Back to top
Q. Why is it that canola oil is kitnios, but safflower oil is not?
A. Many food items potentially qualify as kitnios, but we accept the rulings of Chok Yaakov 453:9 and Iggeros Moshe (OC 3:63) that only those items used for food and considered kitnios in previous generations (when the minhag was established) are forbidden, but others are not. We do not have record of safflower oil being used for food purposes at the time of the establishment of the minhag or in subsequent generations, and, therefore, we assume it is permitted. Others, particularly those from Eretz Yisroel, who do not accept Chok Yaakov, may hold that safflower oil is forbidden.
On the other hand, canola oil has quite a history of being used and treated as kitnios, as follows: Rapeseed oil was (and is still) used in Europe for hundreds of years, was likely even used when the minhag was first beginning, and in a well-known teshuvah of the Maharsham 1:183 regarding oil of kitnios he assumes that raps, the German word for rapeseed, is kitnios. Thus, we see that rapeseed was treated as kitnios even in earlier times.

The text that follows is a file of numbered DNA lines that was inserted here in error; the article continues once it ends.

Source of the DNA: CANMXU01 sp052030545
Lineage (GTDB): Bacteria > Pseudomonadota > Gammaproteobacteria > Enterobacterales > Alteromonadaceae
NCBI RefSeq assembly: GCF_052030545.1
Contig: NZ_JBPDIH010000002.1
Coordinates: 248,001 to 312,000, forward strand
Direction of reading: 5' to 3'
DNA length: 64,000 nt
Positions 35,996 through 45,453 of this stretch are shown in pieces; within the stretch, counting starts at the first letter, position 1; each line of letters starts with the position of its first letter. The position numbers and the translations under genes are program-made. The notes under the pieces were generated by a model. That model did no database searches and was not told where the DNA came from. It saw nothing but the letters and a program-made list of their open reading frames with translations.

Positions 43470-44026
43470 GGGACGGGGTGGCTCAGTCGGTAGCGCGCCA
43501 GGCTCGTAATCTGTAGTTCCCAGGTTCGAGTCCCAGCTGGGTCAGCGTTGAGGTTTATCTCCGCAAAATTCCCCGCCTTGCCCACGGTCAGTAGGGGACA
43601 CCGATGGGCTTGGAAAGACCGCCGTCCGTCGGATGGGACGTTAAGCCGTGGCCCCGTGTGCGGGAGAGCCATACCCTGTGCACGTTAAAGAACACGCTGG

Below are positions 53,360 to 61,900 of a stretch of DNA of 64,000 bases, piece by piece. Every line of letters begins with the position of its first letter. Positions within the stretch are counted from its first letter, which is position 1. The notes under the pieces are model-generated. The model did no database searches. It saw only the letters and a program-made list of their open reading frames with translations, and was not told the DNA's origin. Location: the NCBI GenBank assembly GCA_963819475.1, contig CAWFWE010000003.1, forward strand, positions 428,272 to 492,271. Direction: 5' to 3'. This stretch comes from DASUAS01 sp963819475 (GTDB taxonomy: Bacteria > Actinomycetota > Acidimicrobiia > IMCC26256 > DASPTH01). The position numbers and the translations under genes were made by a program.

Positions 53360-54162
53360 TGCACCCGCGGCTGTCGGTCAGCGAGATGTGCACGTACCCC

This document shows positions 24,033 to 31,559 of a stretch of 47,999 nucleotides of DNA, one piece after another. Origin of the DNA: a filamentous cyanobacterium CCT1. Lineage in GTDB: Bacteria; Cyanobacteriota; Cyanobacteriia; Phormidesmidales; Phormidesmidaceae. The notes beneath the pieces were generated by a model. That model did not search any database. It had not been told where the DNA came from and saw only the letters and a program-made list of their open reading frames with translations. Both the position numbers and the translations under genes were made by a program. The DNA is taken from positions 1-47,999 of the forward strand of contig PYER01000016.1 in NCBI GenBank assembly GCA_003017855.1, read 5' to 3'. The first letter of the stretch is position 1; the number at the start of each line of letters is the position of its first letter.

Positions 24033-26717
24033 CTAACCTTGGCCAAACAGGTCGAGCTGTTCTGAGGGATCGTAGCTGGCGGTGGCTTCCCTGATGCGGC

Rapeseed oil was/is banned from food use in the United States due to high levels of erucic acid found in the oil. In the 1970s, Canadian researchers bred a form of rapeseed that had low levels of erucic acid, and that oil was approved for use in the United States in the 1980s. To differentiate this new breed of rapeseed oil they named the new breed “canola” which also showed off their civic pride for having created a “CANadian OiL”.
Thus, canola oil is really a form of rapeseed oil (and is also known by the acronym LEAR – low erucic acid rapeseed), and since rapeseed is kitnios, the canola version is also forbidden on Pesach.